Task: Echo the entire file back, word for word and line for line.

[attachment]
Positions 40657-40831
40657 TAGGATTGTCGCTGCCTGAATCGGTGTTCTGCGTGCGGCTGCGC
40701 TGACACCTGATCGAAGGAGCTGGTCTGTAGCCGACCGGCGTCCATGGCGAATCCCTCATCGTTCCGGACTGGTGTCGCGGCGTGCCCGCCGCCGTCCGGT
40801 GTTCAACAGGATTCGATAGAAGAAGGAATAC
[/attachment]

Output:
Positions 40657-40831
40657 TAGGATTGTCGCTGCCTGAATCGGTGTTCTGCGTGCGGCTGCGC
40701 TGACACCTGATCGAAGGAGCTGGTCTGTAGCCGACCGGCGTCCATGGCGAATCCCTCATCGTTCCGGACTGGTGTCGCGGCGTGCCCGCCGCCGTCCGGT
40801 GTTCAACAGGATTCGATAGAAGAAGGAATAC